School lunch

Helping your child pack a lunch for school is no easy feat. Schools in the Ottawa area have a plethora of school, board and ministry level policies that dictate what foods can and cannot be in your child’s lunch box.

In an effort to improve the total nutrition of our children, the Ministry of Education has endeavoured to create a School Food and Beverage policy which dictates what foods can be sold in schools. They have divided foods into 3 categories;

Sell Most – greater than 80%

Sell Less – less than 20%

Not Permitted for Sale

To check out the ‘quick’ 35 page reference guide to the Ministry of Education’s School Food and Nutrition policy visit here.

Then there are the guidelines applied to what kids bring into schools for their own consumption.  Special considerations for children allergies, nutritional needs and the environment have significant impact on food choices. Gone are the days of peanut butter and jam on white bread in the handy clear plastic baggie.  Making lunches and choosing snacks for picky little eaters, when prep time is a factor, well, it becomes a bit of a daily nightmare.

For ‘lunches from home’ most schools have the following guidelines:

No nuts at all

No “junk” – ie chocolate, gummy candies, hard candies, lollipops etc.

Litterless – ie no plastic baggies (even if you reuse them)

Each kid is different and has an ever changing palate. That said, as a health care provider, I cannot emphasize enough the need for us responsible adults to keep offering vegetables (not just fruits) to our kids. Too many studies show that kids who don’t eat veggies grow up to be adults who don’t’ eat veggies, which will (and does) have undeniable negative health outcomes.  Taste buds are changing, so try a new veggie every week. One that may have been discarded last month may now be a smash success!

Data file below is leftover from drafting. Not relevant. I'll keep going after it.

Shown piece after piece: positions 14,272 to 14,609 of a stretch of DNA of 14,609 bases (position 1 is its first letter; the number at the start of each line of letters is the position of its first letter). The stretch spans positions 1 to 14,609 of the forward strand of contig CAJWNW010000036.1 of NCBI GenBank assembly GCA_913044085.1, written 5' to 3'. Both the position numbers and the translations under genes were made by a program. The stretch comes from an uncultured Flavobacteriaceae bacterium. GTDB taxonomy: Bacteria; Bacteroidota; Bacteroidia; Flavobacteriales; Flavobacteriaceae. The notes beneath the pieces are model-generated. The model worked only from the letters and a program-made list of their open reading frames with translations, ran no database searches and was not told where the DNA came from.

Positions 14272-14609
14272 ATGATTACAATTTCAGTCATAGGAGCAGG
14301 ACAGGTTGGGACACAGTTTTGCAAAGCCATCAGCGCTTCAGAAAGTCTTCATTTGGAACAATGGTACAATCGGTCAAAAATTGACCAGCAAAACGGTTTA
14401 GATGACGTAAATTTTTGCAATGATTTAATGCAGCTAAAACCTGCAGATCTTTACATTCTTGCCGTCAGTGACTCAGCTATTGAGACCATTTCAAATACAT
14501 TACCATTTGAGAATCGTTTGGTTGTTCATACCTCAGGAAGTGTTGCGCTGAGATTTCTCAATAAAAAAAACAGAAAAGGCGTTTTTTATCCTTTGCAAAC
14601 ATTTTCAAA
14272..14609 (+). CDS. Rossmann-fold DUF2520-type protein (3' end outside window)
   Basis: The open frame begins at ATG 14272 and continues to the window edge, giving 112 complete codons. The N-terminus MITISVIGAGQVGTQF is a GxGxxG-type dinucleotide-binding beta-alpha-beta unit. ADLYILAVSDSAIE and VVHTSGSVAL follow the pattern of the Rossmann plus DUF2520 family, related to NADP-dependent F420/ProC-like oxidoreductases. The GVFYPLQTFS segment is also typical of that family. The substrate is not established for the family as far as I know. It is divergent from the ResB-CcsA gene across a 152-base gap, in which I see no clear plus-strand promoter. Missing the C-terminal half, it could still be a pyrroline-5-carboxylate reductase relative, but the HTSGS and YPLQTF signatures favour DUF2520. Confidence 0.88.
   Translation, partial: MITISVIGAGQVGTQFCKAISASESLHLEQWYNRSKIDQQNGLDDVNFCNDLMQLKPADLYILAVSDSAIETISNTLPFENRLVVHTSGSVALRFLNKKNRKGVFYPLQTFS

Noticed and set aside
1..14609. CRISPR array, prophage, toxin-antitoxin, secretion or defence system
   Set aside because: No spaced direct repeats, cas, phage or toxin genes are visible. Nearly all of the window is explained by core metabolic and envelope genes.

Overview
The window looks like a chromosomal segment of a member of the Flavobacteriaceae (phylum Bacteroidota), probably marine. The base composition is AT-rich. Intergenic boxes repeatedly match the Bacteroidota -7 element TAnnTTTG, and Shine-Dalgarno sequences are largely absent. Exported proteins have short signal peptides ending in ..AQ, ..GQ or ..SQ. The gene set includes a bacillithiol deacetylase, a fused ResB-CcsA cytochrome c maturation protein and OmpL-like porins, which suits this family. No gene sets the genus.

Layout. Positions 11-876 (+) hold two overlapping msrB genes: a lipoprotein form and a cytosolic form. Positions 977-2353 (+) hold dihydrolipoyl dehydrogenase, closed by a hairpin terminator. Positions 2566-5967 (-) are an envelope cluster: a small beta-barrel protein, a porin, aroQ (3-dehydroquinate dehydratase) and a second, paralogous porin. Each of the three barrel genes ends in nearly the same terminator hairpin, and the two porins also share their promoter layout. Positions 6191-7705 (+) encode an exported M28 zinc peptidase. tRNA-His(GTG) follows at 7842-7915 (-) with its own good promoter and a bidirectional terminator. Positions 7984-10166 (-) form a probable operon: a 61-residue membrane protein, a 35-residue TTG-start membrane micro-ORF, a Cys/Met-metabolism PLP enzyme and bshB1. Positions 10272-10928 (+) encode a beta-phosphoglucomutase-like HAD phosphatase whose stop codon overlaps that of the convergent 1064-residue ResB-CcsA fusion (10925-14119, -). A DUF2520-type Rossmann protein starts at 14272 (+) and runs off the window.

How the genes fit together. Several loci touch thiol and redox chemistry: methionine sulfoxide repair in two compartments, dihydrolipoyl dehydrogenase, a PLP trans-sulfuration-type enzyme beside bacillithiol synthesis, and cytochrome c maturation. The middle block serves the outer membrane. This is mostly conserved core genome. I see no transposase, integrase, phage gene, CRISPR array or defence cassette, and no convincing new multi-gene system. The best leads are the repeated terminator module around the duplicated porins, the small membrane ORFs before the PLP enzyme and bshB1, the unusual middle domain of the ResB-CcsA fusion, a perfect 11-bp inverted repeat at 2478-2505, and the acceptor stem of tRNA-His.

What goes into the lunchbox?  Here are some kid tested and approved suggestions from many parents.


Squeeze fruit

Fruit – add goat cheese

Apple slices with sunbutter or soft goat cheese

Crackers – whole grain, gluten-free such as Mary’s crackers

Hummus with veggies or crackers

Veggie sticks – carrot, pepper, radish, celery, raw zucchini, raw asparagus, snap peas, cherry tomatoes etc.

Goat yoghurt with added berries and chia seeds

Chia seed pudding – made with nut free milk, such as coconut milk

Chia seed pudding ideas from the Huffington Post (some contain nuts)

Avocado – squeeze with lemon to keep it green

Dry cereal – ‘Power O’s’ (Love Grown brand)

Left-overs from last night’s dinner

Rice pasta

Chili or stew

Curries or dahl

Porridge left-over from the morning – can add apples, cinnamon, chia seeds, maple syrup, vanilla

Hard-boiled egg

Sandwich options

Whole grain bread, deli meats, condiments, cheese, lettuce

Ezekiel bread sandwich with Sunbutter


Water with berries or cucumber or mint leaves for flavour


Lunchbots stainless steel containers, which stack well

Home 2017

Steeltainer container, with leak-proof lid

Stores such as Tera 20 in Ottawa have a variety of lunch container options to buy


Author: Dr Proulx

As an ND, Andréa strives to empower her patients to take an active role in their health and enjoy a happy and active lifestyle. With patients Andréa strives to stimulate the body’s innate power to heal through nutritional and lifestyle counseling, acupuncture and traditional Asian medicine, botanical medicine, and physical medicine. During her medical education, Andréa completed a rotation in the Pain Management and Sports Medicine Clinic where she was a forerunner and advocate for the continuity and development of the Naturopathic Sports Medicine Group.Both personally and professionally, Andréa endeavors to achieve creative balance for the needs of the mind, body, and soul. She believes in personalized care and addressing the root cause of disease; working together with the patient to see from new perspectives and realize new goals. As a former Queen’s Golden Gael varsity Track & Field pole vaulter, Andréa has continued to nurture her love of sport. She has completed the Olympic distance triathlon and enjoyed the Ottawa Marathon numerous times. Dr Proulx firmly believes that it is important to be an active member of the community. Combining her passion for health and education, Andréa is a volunteer with Planned Parenthood Ottawa. In addition, she contributes her time, energy and organizational zeal to the Ottawa Carleton Ultimate Association.